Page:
By: K. Lee Stone

Lee Stone has a Master's degree in toxicology from Indiana University and is a certified Chemical Hygiene Officer.


Lee has served as the Laboratory Safety Manager for the Office of Environmental Health and Safety since 2004.

E-mail Lee at:




Don’t Get Bit, Avoid Piranha Solutions

Traditional Piranha solution is a 3:1 mixture of sulfuric acid (H2SO4) and 30% hydrogen peroxide (H2O2), used to clean organic residues off substrates. Because the mixture is a strong oxidizer, it will remove most organic matter, and it will also hydroxylate most surfaces (add OH groups), making them extremely hydrophilic (water compatible). Piranha solutions are extremely energetic and have been responsible for a number of serious laboratory accidents. To highlight why we are concerned about piranha solutions please read the following real life story of a Piranha solution explosion:


A group of researchers regularly cleaned their glass sinter funnels by running it through piranha solution them into a vacuum flask. One of the researcher made the mistake of leaving a trace of acetone in the vacuum flask. When the Piranha solution hit the acetone there was a violent explosion. Fortunately they were wearing their protective eye wear which protected their eyes or they would more than likely have been blinded.


The explosion was so forceful that it was heard from two labs away. The first person on the scene found the researcher on the floor halfway across the room surrounded by a large pool of blood. The force of the explosion completely destroyed the flask with the largest fragment found only being about 2 mm even though it had been wrapped in heavy black electrical tape. The metal 3 prong clamp that held the flask had sheared off. A row of glass cabinets along one wall were peppered with holes from the shrapnel.

The researcher had been wearing rubber gloves, a thick sweater, a lab coat, an apron and safety glasses at the time of the explosion. The fume cupboard sash was partially down and absorbed some of the blast preventing the student from catching all of it in the face. The researcher’s arm on the hand that was holding the sinter funnel when the flask exploded received most of the damage. The glove was completely flayed and their arm had several hundred small bits of glass embedded in it as well as several fairly large lacerations. There was some damage to nerves and tendons and a wound was discovered about 20 mm in diameter adjacent to their jugular vein. On top of the blast damage the researcher was also covered with hydrogen peroxide and sulfuric acid; the main ingredients of the piranha solution.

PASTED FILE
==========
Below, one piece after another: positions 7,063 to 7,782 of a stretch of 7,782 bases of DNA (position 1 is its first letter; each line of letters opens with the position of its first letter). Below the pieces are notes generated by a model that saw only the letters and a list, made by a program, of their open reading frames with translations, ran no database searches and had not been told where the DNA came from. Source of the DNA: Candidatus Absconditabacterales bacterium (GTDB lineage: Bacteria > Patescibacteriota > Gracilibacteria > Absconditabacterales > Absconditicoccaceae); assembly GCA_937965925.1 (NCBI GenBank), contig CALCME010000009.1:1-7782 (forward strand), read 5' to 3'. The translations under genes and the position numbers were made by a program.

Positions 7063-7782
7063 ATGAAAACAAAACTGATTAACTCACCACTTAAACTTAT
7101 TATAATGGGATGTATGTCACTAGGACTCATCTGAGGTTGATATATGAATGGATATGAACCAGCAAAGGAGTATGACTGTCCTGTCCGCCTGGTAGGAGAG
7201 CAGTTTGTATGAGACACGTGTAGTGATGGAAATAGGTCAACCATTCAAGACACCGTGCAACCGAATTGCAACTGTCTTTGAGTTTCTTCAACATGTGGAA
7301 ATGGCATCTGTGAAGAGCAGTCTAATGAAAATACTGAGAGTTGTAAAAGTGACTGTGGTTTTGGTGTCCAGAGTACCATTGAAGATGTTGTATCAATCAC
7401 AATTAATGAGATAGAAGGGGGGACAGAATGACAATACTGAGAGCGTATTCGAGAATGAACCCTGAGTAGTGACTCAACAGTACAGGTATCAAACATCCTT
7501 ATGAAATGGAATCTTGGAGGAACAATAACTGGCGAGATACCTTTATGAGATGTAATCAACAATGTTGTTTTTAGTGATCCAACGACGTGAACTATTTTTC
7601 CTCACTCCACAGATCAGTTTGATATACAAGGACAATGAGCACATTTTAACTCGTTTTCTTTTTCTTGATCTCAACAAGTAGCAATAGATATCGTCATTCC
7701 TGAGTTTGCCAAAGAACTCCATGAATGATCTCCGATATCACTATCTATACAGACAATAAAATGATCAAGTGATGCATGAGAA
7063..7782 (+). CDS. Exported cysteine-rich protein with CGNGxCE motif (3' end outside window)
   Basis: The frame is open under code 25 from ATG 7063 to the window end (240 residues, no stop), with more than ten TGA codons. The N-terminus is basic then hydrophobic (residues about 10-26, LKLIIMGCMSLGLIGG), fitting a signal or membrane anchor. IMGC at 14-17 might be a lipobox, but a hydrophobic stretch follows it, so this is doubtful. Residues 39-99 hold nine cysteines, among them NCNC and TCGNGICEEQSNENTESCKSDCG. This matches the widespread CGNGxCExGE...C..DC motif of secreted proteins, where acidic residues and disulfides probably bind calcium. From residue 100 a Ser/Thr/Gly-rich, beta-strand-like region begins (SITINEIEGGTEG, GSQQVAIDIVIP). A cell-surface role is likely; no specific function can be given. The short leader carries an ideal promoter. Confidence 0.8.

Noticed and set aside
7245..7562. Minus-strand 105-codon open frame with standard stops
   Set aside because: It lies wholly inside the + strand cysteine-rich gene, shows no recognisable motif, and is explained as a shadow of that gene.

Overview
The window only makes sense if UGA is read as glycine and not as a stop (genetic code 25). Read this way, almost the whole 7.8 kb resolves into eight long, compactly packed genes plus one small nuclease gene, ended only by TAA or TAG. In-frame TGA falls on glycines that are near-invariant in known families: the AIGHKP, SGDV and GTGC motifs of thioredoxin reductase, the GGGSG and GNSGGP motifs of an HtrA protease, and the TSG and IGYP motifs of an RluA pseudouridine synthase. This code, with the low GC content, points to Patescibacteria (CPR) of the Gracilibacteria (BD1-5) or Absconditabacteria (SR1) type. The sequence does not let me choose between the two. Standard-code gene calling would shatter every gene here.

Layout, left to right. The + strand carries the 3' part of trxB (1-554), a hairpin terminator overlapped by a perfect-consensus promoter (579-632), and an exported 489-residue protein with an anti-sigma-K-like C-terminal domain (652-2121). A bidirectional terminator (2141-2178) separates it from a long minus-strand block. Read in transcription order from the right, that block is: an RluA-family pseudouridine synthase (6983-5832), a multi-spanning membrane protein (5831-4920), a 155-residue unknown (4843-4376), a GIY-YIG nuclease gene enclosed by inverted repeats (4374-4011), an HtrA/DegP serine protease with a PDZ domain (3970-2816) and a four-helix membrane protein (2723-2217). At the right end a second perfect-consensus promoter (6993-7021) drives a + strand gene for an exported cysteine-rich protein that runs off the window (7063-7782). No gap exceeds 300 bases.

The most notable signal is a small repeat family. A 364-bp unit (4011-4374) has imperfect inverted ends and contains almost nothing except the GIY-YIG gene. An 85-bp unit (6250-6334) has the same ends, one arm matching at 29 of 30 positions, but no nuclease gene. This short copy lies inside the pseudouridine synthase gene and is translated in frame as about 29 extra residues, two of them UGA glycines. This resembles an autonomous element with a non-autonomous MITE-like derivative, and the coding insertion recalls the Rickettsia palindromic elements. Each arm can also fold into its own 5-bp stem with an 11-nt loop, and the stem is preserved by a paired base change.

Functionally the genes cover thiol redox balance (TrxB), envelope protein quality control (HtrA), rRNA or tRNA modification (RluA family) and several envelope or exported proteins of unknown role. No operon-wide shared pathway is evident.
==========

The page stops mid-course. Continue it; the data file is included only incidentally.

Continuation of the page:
On top of all of this the researcher was working ALONE in the laboratory and was found trying to get up, but not very successfully. Think about the difficulties of stand up in a pool of your own blood and sulfuric acid on a laboratory floor while dazed and injured from an explosion the next time you are pondering working alone while using piranha solution.

Please, if you are thinking about using a piranha solution below are some important points to consider before you begin:

  • First and foremost- Do Not Use Piranha solutions. Piranha solutions are extremely energetic and may result in explosions, therefore before using Piranha solution you should try alternative safer methods and only use piranha solutions as a final resort.
  • Always use glass (Pyrex® is preferred) containers.  The solution can degrade plastic containers causing failure of containment.
  • Ensure all containers are properly labeled to identify those containing piranha acid solutions.
  • Always mix the solution in a chemical fume hood, utilizing the hood sash as a barrier between you and the solution.  Wear appropriate PPE including; acid resistant lab coat and/or apron with sleeve covers, gloves (rubber or butyl) and chemical splash goggles.
  • Always add hydrogen peroxide to sulfuric acid while gently stirring.  DO NOT add sulfuric acid to hydrogen peroxide.
  • The hydrogen peroxide concentration should be kept under 30% and should NEVER exceed 50%.
  • Piranha solution will become very hot with temperatures exceeding 100°C during preparation.  Handle with care to avoid thermal burns.
  • Do not mix piranha solution with incompatible materials such as organic acids, organic solvents, or other organic materials.  Do not mix with bases (e.g., Photoresist).   Mixing piranha with incompatible materials can lead to an explosion. 
  • Ensure all containers and substrates are rinsed and dried before coming in contact with piranha solutions.  Piranha solution is intended to remove residues only.
  • When submerging items in piranha baths, place items in the piranha solution slowly and carefully.  The solution needs time to stabilize after each item is added.  Apply piranha solution to substrates carefully as well. 
  • NEVER TIGHTLY CAP piranha solutions.  To prevent pressure build up you should use a vented cap.
  • After use, always allow piranha solution to react overnight in a labeled, non-sealed container within a fume hood prior to final disposal.

With the above considerations, only use Piranha solutions as a last resort and please take the time to ensure your safety and the safety of others by handling and storing piranha solutions appropriately.


Lab Notes is a quarterly publication by the IUPUI Office of Environmental Health and Safety. Lab Notes is designed, edited and published by K. Lee Stone.

"Don't Learn Laboratory Safety by Accident!"